I’m sure there are a number of want-to-be adopters out there just waiting for the day when all of these services will be also be available offline. And yes, it is only a matter of time before that functionality will be available. Right now, there are a few applications that are available in the web store that don’t require web access to perform their designated function. One of the best I’ve come across is “Pillarbox.”
Pillarbox is an application that gives you a customizable full screen text editor that aides in creating a distraction free writing environment. You write words, and they appear on the screen. As you write, you get a word count on your bottom left corner, and on the bottom right, you have a clock. Move your mouse cursor to the bottom of the screen and you have the option of setting a timer. This allows for a frequent practice of writers: the “Timed Writing” in which you just write what’s on your mind for a designated amount of time.
For me, the stand-out feature of this little — and free — application is typewriter scrolling. Every line you type scrolls up when you finish, with the new line remaining at the same eye level. follow your cursor down to the bottom of the screen.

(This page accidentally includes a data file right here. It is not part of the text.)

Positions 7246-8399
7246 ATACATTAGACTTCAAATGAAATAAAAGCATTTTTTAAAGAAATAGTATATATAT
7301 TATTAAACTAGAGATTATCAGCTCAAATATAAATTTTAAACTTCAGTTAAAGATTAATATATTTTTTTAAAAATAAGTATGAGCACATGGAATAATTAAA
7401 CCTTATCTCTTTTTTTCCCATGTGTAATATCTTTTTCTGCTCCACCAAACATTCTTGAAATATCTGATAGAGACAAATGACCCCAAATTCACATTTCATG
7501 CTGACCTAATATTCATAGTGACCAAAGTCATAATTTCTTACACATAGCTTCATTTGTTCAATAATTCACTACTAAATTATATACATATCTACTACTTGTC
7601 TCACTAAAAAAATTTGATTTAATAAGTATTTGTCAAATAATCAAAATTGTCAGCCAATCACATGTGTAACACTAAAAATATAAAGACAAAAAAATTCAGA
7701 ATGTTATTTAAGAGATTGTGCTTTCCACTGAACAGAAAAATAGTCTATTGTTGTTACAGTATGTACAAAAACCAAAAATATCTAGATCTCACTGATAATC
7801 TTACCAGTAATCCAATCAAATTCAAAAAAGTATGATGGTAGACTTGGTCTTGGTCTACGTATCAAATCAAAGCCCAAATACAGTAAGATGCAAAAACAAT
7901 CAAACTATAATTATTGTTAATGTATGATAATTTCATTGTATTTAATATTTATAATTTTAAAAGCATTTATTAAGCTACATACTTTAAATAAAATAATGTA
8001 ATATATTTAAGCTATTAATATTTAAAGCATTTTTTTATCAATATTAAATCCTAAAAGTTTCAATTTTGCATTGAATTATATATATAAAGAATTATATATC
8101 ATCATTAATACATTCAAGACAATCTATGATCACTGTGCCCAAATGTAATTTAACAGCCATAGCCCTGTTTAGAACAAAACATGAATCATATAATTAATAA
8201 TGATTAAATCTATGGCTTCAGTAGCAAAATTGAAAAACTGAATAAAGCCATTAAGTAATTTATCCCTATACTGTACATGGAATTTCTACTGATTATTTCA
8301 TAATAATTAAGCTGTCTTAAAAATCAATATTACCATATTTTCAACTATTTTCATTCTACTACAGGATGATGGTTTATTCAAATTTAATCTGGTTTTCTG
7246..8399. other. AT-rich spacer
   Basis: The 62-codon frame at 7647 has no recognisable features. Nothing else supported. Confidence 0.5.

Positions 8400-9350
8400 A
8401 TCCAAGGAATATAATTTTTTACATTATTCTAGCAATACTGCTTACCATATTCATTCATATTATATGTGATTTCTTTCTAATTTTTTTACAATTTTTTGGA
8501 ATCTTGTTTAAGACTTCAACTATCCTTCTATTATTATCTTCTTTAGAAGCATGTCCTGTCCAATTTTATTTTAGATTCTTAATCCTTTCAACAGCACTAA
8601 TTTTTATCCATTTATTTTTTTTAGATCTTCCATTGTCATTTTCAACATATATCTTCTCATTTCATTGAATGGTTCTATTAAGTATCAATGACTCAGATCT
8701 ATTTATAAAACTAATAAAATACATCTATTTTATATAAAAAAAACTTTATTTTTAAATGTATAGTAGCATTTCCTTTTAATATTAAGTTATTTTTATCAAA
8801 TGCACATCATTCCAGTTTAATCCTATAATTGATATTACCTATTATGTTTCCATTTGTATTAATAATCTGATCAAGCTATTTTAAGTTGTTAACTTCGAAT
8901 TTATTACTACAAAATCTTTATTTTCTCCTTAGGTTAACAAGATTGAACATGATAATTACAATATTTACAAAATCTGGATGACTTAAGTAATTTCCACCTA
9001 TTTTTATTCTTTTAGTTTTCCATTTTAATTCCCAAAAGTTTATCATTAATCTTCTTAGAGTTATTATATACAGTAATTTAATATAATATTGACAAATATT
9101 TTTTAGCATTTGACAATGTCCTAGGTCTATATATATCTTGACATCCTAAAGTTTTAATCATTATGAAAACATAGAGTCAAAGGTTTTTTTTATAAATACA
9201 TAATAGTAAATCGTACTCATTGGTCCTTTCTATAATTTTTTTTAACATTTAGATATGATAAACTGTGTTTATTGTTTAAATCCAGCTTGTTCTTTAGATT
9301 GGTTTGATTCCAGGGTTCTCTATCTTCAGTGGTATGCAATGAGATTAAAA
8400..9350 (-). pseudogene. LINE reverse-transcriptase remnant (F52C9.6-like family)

Pillarbox saves the text you’ve been working on for the next launch, so it’s a bit like having your document being backed up automatically. One thing to keep in mind is that Pillarbox doesn’t sync text between computers even you have enabled the “sync” in Chrome, at least not yet. This is likely to change in the future. Until then, you will want to cut and paste your text and save it in Google Docs or the like if you plan to access this draft from another computer.
With Pillarbox, it’s just you and the words.
In an effort to see what the Browser Gamer world had to offer besides Angry Birds, I checked out a game called Realm of Mad God, a MMO shooter. “MMO” stands for “Massive Multiplayer On-line” Game” which means many, many people are playing along with you. While you’ll find many playing in this world, in the form of pixilated sprites scurrying around, you won’t find jaw dropping CGI here. Realm of Mad God’s look is a throwback to those old Nintendo games. The websites motto is “It isn’t a game unless you can see the pixels.”
Oh, and it is free to play!
In this Retro-Fantasy Realm you too are a little pixilated sprite — a warrior, wizard are among your many choices for your character — that traverses a 2D environment populated with scorpions, snakes, evil archers and the like. You move around this land with the A,W,D,S keys and you shoot by clicking your mouse in the direction you want to shoot. That’s basically it, but who said fun had to be complicated. There are many levels in this game, many lands to explore.